Wednesday, April 24, 2024
HomeValue InvestingStocks Neat Podcast - Price Gouging

Stocks Neat Podcast – Price Gouging





[0:00:03] ANNOUNCER: Just a quick reminder that this podcast may contain general advice, but it doesn’t take into account your personal circumstances, needs or objectives. The scenarios and stocks mentioned in this podcast are for illustrative purposes only, and do not constitute a recommendation to buy, hold, or sell any financial products. Read the relevant PDFs, assess whether that information is appropriate for you, and consider speaking to a financial advisor before making investment decisions. Past performance is no indicator of future performance.




[0:00:40] SJ: Hello and welcome to episode 29 of Stocks Neat, a Forager Funds Podcast, where we talk about the world of investing and once in a blue moon, try a whisky. Joined by Gareth Brown, my regular co-host here. Hi, Gareth. How are you?


[0:00:54] GB: Hi, Steve. Hi, everyone.


[0:00:56] SJ: You’re a bit disappointed today, I think when I said I’m not feeling up to having a whiskey this afternoon.


[0:01:00] GB: It’s okay. I’ve got a couple of small bottles I’m taking on a camping trip this weekend, so me and my brother and my kids will watch me. We’ll give it a try on a weekend camping trip in the Blue Mountains.


[0:01:10] SJ: Oh, very nice. Very nice, indeed. I need to get one out of. Just moved back into our house after a long stay in the suburbs, while doing a renovation.


[0:01:20] GB: Just let us know when you want us around.


[0:01:22] SJ: I’ll do that. But yeah, I’m not feeling 100% today. I’m going to skip the whiskey and we’ve got a lot on it Forager at the moment, de-listing of funds and things. What’s been happening outside of work?


[0:01:32] GB: Usual kiddie stuff. Lots of sports. Just busy life.


[0:01:36] SJ: Busy, busy, busy. Good. Well, today we’re going to talk about preparing for market downturns. There’s nothing about the past couple of weeks that should be the slightest bit concerning for people, I’d say, as there’s been a few percentage –


[0:01:48] GB: Very normal.


[0:01:49] SJ: – for, given the rally that we’ve had, most US indexes in particular, still significantly above where they were, even at the start of this calendar year, not even counting the rally from the last few months of last year, but there’s more talk out there about things being overstretched and the rally that we’ve had and inflation coming in hotter –


[0:02:08] GB: Poor budget deficits.


[0:02:09] SJ: People starting to worry and talk about market crashes and things. I thought that’s precisely why it’s a good time to do this podcast. It’s actually very early days if there is going to be any correction here, and you need to think about your portfolio well before you’re in the midst of a very significant market downturn. If you haven’t been thinking about the potential risks, I think, the opportunity for you to do something about any shortcomings in your portfolio is still there as we sit here today.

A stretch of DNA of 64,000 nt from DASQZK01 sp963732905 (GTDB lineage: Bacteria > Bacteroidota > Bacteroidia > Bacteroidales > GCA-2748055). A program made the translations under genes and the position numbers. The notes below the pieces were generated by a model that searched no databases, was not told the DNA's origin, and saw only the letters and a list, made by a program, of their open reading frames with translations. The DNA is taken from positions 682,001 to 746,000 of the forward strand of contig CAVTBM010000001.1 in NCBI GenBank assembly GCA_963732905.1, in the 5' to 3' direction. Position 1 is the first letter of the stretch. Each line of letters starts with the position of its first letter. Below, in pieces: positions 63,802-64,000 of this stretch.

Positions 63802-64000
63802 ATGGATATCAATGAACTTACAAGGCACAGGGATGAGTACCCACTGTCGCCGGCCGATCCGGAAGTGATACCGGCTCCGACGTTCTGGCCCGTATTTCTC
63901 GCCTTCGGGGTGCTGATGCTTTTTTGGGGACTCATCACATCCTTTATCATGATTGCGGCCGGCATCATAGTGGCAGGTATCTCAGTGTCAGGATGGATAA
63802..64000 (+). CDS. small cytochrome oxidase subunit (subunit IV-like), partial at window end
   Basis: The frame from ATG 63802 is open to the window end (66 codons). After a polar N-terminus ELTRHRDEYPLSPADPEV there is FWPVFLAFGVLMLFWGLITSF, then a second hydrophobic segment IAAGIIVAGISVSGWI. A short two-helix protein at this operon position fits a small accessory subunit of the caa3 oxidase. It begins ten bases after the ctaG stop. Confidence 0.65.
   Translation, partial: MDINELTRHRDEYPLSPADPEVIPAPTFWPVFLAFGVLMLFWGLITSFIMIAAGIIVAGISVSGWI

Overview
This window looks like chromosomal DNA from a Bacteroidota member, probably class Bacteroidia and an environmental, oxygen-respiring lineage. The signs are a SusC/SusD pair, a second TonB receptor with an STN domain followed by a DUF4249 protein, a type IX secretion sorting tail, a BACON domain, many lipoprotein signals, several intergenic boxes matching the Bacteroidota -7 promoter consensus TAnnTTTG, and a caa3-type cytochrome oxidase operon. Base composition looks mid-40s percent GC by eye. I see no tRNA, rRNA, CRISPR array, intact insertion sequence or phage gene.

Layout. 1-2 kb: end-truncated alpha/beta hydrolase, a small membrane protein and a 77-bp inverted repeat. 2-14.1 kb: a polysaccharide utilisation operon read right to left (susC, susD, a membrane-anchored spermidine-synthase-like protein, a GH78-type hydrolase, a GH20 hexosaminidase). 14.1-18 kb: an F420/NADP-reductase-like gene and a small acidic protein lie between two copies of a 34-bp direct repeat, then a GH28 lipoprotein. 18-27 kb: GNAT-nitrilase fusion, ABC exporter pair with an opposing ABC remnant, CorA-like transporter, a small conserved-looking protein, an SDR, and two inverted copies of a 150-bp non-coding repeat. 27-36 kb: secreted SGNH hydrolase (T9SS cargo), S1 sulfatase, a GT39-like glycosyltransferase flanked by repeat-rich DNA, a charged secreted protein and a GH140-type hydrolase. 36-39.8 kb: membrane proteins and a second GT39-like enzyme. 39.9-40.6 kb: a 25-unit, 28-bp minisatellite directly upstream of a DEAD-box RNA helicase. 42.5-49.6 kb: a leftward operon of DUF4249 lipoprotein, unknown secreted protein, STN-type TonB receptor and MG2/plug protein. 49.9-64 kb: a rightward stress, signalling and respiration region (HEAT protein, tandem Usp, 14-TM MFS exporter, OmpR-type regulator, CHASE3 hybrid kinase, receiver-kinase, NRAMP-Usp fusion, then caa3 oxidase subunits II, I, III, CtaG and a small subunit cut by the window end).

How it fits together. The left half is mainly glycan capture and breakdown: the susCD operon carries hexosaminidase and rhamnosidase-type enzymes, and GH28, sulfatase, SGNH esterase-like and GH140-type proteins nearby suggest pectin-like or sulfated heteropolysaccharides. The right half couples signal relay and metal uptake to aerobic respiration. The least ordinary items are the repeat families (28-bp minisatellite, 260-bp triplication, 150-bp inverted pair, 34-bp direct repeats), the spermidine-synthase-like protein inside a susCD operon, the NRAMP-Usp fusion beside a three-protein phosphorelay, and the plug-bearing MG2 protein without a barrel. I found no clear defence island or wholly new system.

That’s why I thought it’d be an interesting topic for a podcast. We’ve got an email, half entertaining, but I thought it also had some pretty interesting insights from a broker overnight, where he was talking about the top 10 bits of advice that he –


[0:02:49] GB: Top 10 cliches, wasn’t it?


[0:02:51] SJ: Cliches that he was passing on from veteran traders after he’s years in broking. We’ve picked a few of these each to have a bit of a chat about today, because I thought there was some truth to some of them and some entertainment to others as well.


[0:03:02] GB: I think we need to put into context the position where we are today. Obviously, we went through that 21-22 downturn. Rightfully, we’re embarrassed about our performance. Did not prepare for that downturn adequately and strongly committed to never letting it happen again, so we can talk a little bit about some of the differences of portfolio positioning if that is helpful.


[0:03:27] SJ: Yeah. I think embarrassing is the right word. One of the most important things, if you went from the start of that 2021 year to now, you’d look at the fund’s performance and say, it’s perfectly fine. One of the keys, I think, to protecting yourself against those very significant market falls is being willing, even happy to miss out on the last bits of bluffs when markets are going up. It was probably the most concerning thing for me at the time was that we were actually performing so well that year into, I think it was plus 78%. A lot of it came in –


[0:04:05] GB: The last few months.


[0:04:06] SJ: – the last few months of that year. Yeah, it was a period that we certainly don’t want to repeat ever again. We run concentrated portfolios. Our investors are more tolerant than most of volatility. Our performance is going to be volatile. It’s part of the way we generate outsized returns.


[0:04:23] GB: Well, we want to get paid for it, for taking on those risks. I mean, one of the things I’ve highlighted here is a message that you sent to the team and the internal channel, back in March 21. I won’t read it in full, but the start of it was, you said, “I think we should take note of the way our portfolio performed last night.” This was after a rough night in March 21. “And consequently question ourselves about where this might go horribly wrong for us. I think we’re all convinced that there are parts of the market that are in a proper bubble, but we also think we don’t have much exposure to it. Are we at risk of waking up in six months’ time down 30% and asking why we didn’t see it coming?” Then you go into various subsets here of how the portfolio was positioned at the time.